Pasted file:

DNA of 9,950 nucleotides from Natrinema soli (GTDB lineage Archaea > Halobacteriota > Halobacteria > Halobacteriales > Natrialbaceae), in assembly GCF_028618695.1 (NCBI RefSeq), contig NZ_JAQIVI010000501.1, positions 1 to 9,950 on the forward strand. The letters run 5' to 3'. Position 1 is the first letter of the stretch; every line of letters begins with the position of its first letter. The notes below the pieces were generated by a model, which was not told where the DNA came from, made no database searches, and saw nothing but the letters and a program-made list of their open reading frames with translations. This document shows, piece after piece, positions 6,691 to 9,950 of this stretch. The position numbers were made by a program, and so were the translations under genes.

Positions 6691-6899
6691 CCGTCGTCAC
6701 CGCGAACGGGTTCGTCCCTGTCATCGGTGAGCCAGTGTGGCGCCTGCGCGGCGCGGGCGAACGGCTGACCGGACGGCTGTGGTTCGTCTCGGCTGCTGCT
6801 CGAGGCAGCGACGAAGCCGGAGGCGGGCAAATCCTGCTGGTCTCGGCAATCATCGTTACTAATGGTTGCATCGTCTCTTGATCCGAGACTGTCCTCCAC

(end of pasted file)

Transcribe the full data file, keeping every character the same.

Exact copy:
DNA of 9,950 nucleotides from Natrinema soli (GTDB lineage Archaea > Halobacteriota > Halobacteria > Halobacteriales > Natrialbaceae), in assembly GCF_028618695.1 (NCBI RefSeq), contig NZ_JAQIVI010000501.1, positions 1 to 9,950 on the forward strand. The letters run 5' to 3'. Position 1 is the first letter of the stretch; every line of letters begins with the position of its first letter. The notes below the pieces were generated by a model, which was not told where the DNA came from, made no database searches, and saw nothing but the letters and a program-made list of their open reading frames with translations. This document shows, piece after piece, positions 6,691 to 9,950 of this stretch. The position numbers were made by a program, and so were the translations under genes.

Positions 6691-6899
6691 CCGTCGTCAC
6701 CGCGAACGGGTTCGTCCCTGTCATCGGTGAGCCAGTGTGGCGCCTGCGCGGCGCGGGCGAACGGCTGACCGGACGGCTGTGGTTCGTCTCGGCTGCTGCT
6801 CGAGGCAGCGACGAAGCCGGAGGCGGGCAAATCCTGCTGGTCTCGGCAATCATCGTTACTAATGGTTGCATCGTCTCTTGATCCGAGACTGTCCTCCAC